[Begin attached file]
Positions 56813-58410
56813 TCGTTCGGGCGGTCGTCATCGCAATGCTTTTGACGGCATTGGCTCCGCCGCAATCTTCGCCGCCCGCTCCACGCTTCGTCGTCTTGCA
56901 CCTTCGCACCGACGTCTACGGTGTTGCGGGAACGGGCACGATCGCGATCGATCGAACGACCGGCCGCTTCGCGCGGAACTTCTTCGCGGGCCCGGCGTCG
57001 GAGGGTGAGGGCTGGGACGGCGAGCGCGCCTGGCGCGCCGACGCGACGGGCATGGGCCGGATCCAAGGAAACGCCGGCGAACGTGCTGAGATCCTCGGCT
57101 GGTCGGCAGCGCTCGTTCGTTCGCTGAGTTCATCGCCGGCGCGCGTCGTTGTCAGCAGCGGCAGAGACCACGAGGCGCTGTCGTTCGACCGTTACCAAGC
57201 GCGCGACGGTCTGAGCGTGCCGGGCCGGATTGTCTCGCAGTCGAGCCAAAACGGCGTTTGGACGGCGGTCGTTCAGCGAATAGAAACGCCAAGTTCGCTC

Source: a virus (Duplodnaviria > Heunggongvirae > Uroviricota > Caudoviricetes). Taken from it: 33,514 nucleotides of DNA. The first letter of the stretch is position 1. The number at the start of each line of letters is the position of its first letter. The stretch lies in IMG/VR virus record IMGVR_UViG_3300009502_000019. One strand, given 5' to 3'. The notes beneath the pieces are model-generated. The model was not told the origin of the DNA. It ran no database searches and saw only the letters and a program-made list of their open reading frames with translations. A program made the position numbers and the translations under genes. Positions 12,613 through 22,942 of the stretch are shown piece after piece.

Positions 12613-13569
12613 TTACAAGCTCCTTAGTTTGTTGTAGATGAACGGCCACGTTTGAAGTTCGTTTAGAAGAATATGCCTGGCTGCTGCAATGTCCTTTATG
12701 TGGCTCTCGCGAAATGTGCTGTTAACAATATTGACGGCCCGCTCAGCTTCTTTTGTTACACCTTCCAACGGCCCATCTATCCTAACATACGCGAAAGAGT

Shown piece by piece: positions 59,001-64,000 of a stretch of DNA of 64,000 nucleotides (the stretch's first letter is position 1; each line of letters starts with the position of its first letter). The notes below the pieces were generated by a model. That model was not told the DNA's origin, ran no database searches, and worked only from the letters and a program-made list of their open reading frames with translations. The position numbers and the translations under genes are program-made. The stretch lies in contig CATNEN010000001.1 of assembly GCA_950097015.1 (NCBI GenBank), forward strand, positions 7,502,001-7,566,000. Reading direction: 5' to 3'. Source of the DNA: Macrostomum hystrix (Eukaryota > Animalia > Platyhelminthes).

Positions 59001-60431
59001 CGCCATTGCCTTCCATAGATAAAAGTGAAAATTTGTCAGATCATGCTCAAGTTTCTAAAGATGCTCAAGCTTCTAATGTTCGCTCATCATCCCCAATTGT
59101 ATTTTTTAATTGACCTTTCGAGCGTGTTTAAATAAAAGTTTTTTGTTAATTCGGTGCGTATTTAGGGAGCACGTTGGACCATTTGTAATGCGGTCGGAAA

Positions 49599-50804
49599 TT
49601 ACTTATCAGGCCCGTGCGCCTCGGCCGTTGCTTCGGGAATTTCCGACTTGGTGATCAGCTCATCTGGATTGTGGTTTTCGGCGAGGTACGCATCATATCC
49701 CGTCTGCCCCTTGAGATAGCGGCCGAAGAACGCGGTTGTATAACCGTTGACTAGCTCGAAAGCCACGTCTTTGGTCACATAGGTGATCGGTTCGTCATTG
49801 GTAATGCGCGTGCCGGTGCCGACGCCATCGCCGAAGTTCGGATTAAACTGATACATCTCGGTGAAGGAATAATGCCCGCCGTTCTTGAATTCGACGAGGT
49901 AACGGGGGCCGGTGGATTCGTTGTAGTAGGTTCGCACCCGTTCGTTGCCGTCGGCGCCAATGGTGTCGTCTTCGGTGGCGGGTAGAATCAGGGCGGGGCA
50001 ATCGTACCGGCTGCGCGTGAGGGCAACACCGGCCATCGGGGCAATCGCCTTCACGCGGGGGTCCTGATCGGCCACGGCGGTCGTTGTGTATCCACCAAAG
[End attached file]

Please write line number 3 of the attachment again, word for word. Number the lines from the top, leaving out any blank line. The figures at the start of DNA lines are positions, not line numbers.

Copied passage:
56901 CCTTCGCACCGACGTCTACGGTGTTGCGGGAACGGGCACGATCGCGATCGATCGAACGACCGGCCGCTTCGCGCGGAACTTCTTCGCGGGCCCGGCGTCG